— volatility in crude oil prices and supply (affecting the company and global economy at large);

— “capital market reassessment of risk” (making capital more difficult to come by);

— security concerns in Israel affecting entry and exit of personnel and supplies to the country;

— reduced market demand in Israel;

— security concerns for evacuation of personnel;

— lack of available drilling rig and oilfield equipment should third party providers exit the region;

— loss of property and business interruption; and

— changing fiscal regimes of countries where Noble operates.

Another early filer from the oil patch, Schlumberger, has also disclosed risks specific to its foreign operations. Non-U.S. revenue accounts for 76% of the company’s consolidated revenue in 2010 (down from 84% the year before). While not directly referencing events in the Middle East and North Africa region, nevertheless, Schlumberger warns of risks including: deprivation of contract rights; “restrictions under the United States Foreign Corrupt Practices Act or similar legislation in other countries”; expropriation; confiscatory taxation; “trade restrictions or embargoes imposed by the United States or other countries”; and “social unrest, acts of terrorism, war or other armed conflict” among others.


Not surprisingly, high tech companies and defense contractors have particularly acute risks to overseas operations. Fifty-two percent of Honeywell’s 2010 revenues came from outside the U.S. The company cited risks including: foreign investment laws; transactions with state-owned enterprises and potential nationalization of private enterprises; and the ability to hire and maintain the safety of employees abroad.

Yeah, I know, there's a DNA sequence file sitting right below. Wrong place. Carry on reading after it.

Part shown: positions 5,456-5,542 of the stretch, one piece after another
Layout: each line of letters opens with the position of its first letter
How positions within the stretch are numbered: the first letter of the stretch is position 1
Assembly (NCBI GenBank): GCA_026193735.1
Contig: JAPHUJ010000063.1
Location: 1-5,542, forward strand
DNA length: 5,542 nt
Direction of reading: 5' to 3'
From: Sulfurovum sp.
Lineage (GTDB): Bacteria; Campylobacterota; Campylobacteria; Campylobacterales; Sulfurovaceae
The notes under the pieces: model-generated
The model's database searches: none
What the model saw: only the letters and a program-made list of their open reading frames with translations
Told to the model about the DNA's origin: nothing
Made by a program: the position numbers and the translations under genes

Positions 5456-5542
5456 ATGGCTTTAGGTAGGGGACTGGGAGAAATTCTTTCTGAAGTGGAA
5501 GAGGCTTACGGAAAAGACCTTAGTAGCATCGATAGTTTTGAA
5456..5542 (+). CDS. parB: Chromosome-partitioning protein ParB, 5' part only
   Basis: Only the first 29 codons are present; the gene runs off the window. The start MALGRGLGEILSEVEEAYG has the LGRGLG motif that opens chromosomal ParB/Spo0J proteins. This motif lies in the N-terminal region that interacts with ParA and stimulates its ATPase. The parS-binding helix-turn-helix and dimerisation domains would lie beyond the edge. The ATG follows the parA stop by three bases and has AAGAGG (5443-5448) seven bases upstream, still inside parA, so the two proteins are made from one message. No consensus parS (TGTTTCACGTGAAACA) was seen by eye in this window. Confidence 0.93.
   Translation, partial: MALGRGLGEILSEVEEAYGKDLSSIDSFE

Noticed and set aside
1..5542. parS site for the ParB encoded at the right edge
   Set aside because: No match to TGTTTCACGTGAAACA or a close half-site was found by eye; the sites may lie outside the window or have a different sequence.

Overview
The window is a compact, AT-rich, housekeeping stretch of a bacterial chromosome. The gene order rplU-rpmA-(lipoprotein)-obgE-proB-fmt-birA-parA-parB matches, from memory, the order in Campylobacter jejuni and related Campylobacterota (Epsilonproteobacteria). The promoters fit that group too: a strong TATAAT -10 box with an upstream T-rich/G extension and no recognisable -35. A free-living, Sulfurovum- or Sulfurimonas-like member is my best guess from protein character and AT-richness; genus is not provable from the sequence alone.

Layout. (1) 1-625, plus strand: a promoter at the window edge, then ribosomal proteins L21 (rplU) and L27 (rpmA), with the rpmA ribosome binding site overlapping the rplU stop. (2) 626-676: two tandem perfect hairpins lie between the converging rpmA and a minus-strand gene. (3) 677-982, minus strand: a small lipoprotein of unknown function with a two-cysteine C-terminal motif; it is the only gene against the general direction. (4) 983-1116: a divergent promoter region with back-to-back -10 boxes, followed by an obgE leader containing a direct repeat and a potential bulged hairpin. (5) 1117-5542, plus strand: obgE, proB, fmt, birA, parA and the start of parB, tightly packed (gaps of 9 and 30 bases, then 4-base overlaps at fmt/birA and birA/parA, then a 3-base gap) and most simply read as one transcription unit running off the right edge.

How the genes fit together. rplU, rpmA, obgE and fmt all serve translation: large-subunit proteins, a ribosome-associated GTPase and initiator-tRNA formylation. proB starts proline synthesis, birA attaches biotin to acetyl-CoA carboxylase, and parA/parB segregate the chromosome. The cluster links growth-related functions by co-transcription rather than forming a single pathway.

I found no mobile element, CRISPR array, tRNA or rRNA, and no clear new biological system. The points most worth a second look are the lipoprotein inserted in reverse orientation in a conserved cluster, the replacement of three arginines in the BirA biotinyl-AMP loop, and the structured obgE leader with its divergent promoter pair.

United Technologies cited foreign countries’ differing legal systems and customs as posing special challenges. Offset arrangements, for instance, in which contractors may be required to locally source goods and services, or provide other financial concessions, may provide penalties for failure to perform. In addition to similarly couched risks, Boeing warned of “the uncertainty of the ability of non-U.S. customers to finance purchases,” as well as “uncertainties and restrictions concerning the availability of funding credit or guarantees.”